Primary vesicular-bullous skin lesions include vesicles and bullae. Secondary lesions may include scale, crust, milia, and scarring. These conditions are classified by depth of skin involvement.
Vesicles are circumscribed, fluid-filled epidermal elevations <1 cm in diameter that:
Contain serous exudates or serum mixed with blood, or are seropurulent in character
Are discrete, grouped (e.g., herpetic infection), irregularly distributed, or linear as in Rhus dermatitis (e.g., poison ivy)
Are short-lived, either breaking spontaneously or evolving into bullae through enlargement or coalescence.
Bullae are blisters >1 cm in diameter containing serous or seropurulent fluid. When bullae are located within the epidermis, they present with thin and flaccid walls, which rupture resulting in erosions, scale, and crust. Erosions are the result of loss of the superficial layers of the epidermis and, in the absence of secondary infection, typically heal without scarring.
The fragility of a blister is often related to anatomical location (e.g., intraoral blisters typically present as erosions due to the fragility of mucosa, irrespective of localization of the bullae within or below the epidermis). Friction blisters occur below the corneal layer, but present as tense bullae due to the thick stratum corneum of volar skin.
Bullae located in the epidermis are flaccid and rupture easily. The Nikolsky sign may be demonstrated in a patient with intraepithelial bullae by the shearing off of the epithelium with lateral pressure on intact skin. For bullae developing in the basement membrane, the Asboe-Hansen sign is often elicited by the extension of the blister into unblistered skin when pressure is applied to the top of the blister. These signs serve to demonstrate that in some diseases (e.g., pemphigus vulgaris and bullous pemphigoid) the extent of blistering is greater than observed by inspection.
Subepidermal bullae are tense. Subepidermal blisters may result in ulceration and scarring following rupture. Ulcers occur when both the epidermis and superficial dermis are lost, either as a consequence of the blistering process (e.g., epidermolysis bullosa), or resulting from secondary infection and/or trauma. Pigment is lost in the ulcer base as the melanocytes are shed in the blister roof.
Clinical features that should be noted when evaluating a patient with a blistering process are the presence of scale, crust, milia, and scarring.
Scale is laminated masses of keratin. It may indicate a superficial blistering process such as pemphigus, infection-mediated desquamations, and drug eruptions (e.g., toxic epidermal necrolysis).
Crust is dried exudate composed of serum, cells, and often bacteria. It may be found overlying erosions in pemphigus.
Milia are white keratinous cysts 1 mm to 4 mm in diameter. When present in a blistering process they may suggest epidermolysis bullosa or porphyria cutanea tarda.
Scarring is due to a blister developing at either the dermal-epidermal junction (e.g., basement membrane zone) or the dermis. The presence of urticarial papules, plaques, and/or excoriations, even in the absence of blisters, may be an early indicator of autoimmune blistering diseases (e.g., bullous pemphigoid or dermatitis herpetiformis).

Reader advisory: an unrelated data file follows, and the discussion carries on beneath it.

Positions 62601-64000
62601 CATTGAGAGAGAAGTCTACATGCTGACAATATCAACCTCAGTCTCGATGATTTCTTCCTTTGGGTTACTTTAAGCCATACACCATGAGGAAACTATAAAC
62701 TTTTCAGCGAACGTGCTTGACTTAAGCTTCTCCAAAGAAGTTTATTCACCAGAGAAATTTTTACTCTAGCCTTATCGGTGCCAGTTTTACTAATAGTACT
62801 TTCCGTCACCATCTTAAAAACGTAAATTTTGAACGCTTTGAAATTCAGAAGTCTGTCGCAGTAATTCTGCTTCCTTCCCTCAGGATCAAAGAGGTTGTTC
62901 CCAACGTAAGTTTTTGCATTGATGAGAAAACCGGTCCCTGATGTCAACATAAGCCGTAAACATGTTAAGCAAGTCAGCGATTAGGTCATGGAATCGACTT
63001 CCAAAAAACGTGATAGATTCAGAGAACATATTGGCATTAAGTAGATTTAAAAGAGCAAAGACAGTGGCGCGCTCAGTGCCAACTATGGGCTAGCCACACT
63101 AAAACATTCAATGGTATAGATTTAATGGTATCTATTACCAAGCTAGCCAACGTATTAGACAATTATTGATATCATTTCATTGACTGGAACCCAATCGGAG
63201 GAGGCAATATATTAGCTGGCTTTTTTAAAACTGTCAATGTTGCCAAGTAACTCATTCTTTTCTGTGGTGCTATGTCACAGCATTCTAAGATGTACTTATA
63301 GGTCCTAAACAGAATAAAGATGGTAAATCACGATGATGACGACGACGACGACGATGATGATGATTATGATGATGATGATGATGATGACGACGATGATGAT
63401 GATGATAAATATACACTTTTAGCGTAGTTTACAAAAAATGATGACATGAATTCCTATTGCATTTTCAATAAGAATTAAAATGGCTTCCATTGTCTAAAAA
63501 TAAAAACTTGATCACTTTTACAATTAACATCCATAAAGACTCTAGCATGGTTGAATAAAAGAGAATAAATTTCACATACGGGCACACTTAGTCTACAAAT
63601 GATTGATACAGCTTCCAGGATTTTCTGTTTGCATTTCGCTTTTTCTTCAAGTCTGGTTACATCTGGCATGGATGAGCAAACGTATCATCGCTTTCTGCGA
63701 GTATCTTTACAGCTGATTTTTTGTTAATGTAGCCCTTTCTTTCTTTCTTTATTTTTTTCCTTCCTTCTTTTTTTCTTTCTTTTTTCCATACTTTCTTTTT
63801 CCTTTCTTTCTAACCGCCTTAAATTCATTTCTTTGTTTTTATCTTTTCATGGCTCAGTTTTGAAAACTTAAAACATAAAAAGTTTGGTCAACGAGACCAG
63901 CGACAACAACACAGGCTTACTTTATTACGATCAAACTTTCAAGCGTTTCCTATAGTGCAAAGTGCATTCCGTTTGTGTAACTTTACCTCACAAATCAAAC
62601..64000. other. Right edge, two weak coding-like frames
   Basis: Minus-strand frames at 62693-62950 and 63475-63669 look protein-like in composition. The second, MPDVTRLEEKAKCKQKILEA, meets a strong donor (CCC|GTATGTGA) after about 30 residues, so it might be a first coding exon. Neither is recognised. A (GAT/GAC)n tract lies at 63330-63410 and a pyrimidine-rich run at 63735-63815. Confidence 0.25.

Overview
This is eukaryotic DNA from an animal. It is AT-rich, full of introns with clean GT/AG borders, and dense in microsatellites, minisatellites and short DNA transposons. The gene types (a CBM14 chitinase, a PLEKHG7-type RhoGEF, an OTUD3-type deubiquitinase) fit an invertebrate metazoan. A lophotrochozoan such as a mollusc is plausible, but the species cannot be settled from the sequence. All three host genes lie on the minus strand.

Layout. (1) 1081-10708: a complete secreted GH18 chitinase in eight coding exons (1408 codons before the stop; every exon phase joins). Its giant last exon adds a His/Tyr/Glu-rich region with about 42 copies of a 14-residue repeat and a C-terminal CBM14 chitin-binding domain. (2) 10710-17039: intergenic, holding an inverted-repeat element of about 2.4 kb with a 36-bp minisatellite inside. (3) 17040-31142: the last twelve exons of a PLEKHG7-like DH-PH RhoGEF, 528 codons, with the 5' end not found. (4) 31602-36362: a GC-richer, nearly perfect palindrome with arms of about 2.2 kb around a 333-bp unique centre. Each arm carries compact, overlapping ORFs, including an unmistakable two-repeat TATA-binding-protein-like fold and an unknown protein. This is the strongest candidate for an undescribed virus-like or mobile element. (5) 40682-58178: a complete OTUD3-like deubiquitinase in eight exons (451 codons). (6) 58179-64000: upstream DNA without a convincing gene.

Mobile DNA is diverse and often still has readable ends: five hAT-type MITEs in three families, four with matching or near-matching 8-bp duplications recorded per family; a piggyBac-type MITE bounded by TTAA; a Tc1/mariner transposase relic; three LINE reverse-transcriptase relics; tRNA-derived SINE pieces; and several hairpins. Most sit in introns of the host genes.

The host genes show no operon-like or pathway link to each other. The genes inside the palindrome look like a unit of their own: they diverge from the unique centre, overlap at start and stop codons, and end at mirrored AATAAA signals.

Blisters occur at various depths in the epidermis or dermis and may be classified based on the depth of the skin involved. A broad classification divides blisters into those arising within the epidermis (intraepidermal, which includes subcorneal) and those that develop below the epidermis (subepidermal, which includes the basement membrane zone).
- Staphylococcal scalded skin syndrome
- Epidermolysis bullosa
- Coma bullae
- Nutritional deficiencies (zinc, biotin, niacin, essential fatty acids)
- Porphyria cutanea tarda
- Pseudoporphyria cutanea tarda
- Diabetic bullae (bullosis diabeticorum)
- Incontinentia pigmenti
- Bullous ichthyosiform erythroderma (epidermolytic hyperkeratosis)
- Bullous arthropod bite reaction
- Erythema multiforme
- Stevens-Johnson syndrome
- Toxic epidermal necrolysis
- Hand-foot-mouth disease
- Congenital syphilis
- Linear IgA disease
- Chronic bullous disease of childhood
- Pemphigus vulgaris
- Pemphigus foliaceus (fogo selvagem, pemphigus erythematosus)
- Paraneoplastic pemphigus
- Bullous pemphigoid
- Pemphigoid gestationis
- Mucous membrane pemphigoid (cicatricial pemphigoid)
- Epidermolysis bullosa acquisita
- Bullous lupus erythematosus
- Dermatitis herpetiformis
Jon H. Meyerle, MD
Department of Dermatology
Uniformed Services University of the Health Sciences
JHM declares that he has no competing interests.
Dr Jon H. Meyerle would like to gratefully acknowledge Dr Keira L. Barr, a previous contributor to this topic.
KLB declares that she has no competing interests.
Hywel C. Williams, MSc, PhD, FRCP
Professor of Dermato-Epidemiology
Center of Evidence Based Dermatology
Nottingham University Hospitals
Queen's Medical Centre
HCW declares that he has no competing interests.
Dedee F. Murrell, MA, BMBCh, FAAD, MD
Head of Department
Department of Dermatology
St George Hospital
University of New South Wales
DFM declares that she has no competing interests.
Vesna Petronic-Rosic, MD, MSc
Associate Professor and Clinical Director
Section of Dermatology
University of Chicago
VPR declares that she has no competing interests.
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